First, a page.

Last Friday we spent most of our time considering the author of 1 John, defending the traditional position that the author was John, the beloved disciple. Before we look at today’s verse, let us consider 1:1–4 and examine the theological content given to us in these verses.
We have noted that John wrote his epistle in order to provide assurance for his original audience, explaining that they in fact were true Christians. The false teachers who had gone out from them left this audience with some doubts. Thus John wrote to help assure them of their salvation. In his first four verses, John provides us with several themes to which he will return again and again — teachings that refute the claims of false teachers and give assurance to believers.
The first theme is incarnation. The message proclaimed in this letter was not only heard, it was also seen and touched in the person of Jesus Christ (vv. 1–3). The false teachers denied the incarnation of the Son of God based on a “higher” revelation given to them. In doing so they denied that God’s revelation is available to all people who are willing to receive it. By taking on a human nature, God gives further affirmation that His message of salvation is for all people no matter their background or education and is not solely for an elite few. The incarnation reminds us that any person can know God truly though never fully.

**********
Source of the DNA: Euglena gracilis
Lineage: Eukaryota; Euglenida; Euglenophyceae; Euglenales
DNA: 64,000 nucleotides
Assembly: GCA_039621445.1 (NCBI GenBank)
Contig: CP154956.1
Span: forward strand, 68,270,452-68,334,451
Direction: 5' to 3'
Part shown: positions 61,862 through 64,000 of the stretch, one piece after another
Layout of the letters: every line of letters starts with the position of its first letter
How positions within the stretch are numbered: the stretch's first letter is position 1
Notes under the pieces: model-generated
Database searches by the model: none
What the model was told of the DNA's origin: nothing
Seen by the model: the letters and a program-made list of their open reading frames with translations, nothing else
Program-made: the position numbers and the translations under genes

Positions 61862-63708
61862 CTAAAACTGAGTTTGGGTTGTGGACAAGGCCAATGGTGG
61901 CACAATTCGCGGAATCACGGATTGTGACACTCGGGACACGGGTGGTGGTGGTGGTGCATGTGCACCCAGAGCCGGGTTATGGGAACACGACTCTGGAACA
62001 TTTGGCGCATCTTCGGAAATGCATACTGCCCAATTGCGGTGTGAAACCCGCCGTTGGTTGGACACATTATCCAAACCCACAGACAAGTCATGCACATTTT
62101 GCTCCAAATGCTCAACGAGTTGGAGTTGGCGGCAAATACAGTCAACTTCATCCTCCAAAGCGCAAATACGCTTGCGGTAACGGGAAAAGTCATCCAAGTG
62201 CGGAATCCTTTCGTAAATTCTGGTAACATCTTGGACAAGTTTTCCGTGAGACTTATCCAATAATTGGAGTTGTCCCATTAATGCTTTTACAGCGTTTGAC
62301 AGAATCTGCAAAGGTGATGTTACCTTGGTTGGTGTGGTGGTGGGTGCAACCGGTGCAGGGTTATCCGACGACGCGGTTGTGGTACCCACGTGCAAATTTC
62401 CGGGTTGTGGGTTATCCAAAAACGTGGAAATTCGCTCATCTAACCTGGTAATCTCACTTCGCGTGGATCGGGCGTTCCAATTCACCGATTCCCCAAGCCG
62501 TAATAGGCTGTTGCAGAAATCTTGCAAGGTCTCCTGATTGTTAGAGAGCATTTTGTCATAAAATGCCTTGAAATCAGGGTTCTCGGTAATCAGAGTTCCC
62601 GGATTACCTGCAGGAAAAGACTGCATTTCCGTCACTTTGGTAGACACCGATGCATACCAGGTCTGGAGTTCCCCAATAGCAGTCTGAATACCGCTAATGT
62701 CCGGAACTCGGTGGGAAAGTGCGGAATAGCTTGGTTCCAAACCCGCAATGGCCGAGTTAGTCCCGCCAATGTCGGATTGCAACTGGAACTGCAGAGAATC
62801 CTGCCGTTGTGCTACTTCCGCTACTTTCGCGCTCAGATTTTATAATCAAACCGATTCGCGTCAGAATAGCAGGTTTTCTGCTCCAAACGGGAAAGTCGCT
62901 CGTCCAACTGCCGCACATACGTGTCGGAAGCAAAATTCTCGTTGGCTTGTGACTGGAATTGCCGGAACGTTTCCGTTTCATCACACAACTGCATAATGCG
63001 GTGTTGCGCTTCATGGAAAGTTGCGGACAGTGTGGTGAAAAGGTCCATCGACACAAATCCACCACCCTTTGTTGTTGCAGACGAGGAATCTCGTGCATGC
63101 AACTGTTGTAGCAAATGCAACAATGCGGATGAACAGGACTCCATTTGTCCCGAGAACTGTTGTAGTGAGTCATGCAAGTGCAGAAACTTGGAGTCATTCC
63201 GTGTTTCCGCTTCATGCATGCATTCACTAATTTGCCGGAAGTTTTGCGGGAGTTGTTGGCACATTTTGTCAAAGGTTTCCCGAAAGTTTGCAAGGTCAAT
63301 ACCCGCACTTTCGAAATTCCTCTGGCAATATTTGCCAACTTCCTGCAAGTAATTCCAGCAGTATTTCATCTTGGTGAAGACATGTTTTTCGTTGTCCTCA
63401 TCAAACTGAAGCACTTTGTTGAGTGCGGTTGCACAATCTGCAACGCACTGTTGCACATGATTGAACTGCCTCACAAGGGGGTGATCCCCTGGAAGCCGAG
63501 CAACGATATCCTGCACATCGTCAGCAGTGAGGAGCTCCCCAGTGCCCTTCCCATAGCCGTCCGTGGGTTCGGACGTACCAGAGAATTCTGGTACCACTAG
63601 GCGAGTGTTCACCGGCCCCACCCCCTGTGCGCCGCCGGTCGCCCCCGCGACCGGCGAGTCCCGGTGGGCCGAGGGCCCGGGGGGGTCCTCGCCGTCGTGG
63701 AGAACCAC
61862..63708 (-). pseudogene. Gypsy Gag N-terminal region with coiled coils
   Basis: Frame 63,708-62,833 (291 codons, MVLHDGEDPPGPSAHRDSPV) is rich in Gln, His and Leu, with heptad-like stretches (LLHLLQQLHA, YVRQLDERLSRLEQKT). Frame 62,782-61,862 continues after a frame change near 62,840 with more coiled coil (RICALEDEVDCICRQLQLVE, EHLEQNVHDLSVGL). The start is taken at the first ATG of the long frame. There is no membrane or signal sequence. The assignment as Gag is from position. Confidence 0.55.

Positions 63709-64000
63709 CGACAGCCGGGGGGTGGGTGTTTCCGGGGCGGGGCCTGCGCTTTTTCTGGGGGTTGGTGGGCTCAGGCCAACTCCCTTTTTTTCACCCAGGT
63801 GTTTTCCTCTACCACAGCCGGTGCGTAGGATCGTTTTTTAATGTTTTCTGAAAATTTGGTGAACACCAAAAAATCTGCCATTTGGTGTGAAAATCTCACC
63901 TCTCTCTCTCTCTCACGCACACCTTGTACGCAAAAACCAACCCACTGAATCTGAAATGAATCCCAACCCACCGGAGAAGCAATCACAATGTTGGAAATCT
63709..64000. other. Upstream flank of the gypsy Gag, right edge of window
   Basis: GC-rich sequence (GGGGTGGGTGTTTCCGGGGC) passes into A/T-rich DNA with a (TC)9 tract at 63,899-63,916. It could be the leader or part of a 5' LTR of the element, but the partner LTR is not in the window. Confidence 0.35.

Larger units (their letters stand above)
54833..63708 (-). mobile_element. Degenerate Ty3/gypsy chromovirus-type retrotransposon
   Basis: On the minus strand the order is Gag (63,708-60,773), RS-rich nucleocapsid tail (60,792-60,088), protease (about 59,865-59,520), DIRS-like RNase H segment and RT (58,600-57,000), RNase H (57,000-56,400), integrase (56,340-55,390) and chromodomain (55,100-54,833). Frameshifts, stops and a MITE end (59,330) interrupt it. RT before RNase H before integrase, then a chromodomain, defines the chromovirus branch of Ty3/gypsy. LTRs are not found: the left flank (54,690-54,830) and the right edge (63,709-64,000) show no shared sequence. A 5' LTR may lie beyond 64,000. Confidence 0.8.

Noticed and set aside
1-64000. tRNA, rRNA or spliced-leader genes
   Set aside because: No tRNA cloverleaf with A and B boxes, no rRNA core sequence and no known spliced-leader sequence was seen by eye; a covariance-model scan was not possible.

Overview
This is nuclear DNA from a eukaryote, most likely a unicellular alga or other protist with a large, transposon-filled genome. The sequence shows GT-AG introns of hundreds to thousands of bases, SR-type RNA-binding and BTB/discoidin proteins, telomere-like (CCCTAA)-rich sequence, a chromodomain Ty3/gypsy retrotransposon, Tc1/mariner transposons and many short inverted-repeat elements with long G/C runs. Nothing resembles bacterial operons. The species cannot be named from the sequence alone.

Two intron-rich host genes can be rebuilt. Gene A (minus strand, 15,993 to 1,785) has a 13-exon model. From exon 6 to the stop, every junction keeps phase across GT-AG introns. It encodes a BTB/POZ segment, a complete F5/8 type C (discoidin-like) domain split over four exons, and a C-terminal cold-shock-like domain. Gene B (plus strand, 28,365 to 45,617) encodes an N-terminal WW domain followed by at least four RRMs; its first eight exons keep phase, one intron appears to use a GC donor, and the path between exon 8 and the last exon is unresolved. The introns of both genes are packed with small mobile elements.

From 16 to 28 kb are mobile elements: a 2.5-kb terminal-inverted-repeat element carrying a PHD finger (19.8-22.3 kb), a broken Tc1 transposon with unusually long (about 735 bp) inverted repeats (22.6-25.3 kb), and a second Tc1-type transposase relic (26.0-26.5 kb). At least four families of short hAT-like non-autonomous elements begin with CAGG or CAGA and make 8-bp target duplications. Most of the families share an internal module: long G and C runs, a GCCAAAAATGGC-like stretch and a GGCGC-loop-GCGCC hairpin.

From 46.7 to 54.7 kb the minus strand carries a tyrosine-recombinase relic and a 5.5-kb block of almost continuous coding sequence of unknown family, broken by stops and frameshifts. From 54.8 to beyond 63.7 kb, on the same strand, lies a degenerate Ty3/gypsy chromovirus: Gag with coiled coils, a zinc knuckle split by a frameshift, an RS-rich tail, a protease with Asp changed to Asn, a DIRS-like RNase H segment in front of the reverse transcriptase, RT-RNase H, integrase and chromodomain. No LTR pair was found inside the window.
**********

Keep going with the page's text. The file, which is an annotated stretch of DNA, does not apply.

The second theme is love. In verse 3, John says that he writes so that his audience might have fellowship with him and other Christians. We will see that love of God and love of others is emphasized as a fundamental mark of Christian discipleship in this letter, especially since the false teachers did not truly love the brethren.
Finally, verse 5 today gives us the final theme that refutes false teaching and provides assurance — personal righteousness. We read, “God is light, and in him is no darkness at all.” As we will see over the next few months, personal holiness assures us that we belong to God because all of those who claim to be of God must reflect, however imperfectly, the holy character alluded to in today’s verse.
Many non-Christian scholars of religion stress the difference between man and God to such a degree that they end up saying we cannot truly know anything about Him at all. The incarnation affirms that despite the Creator’s transcendence, God has communicated with man. If you are tempted to think we really cannot know God or absolute truth, remember that His incarnation in Christ Jesus shows us we can know Him. Thank Him for speaking on our level.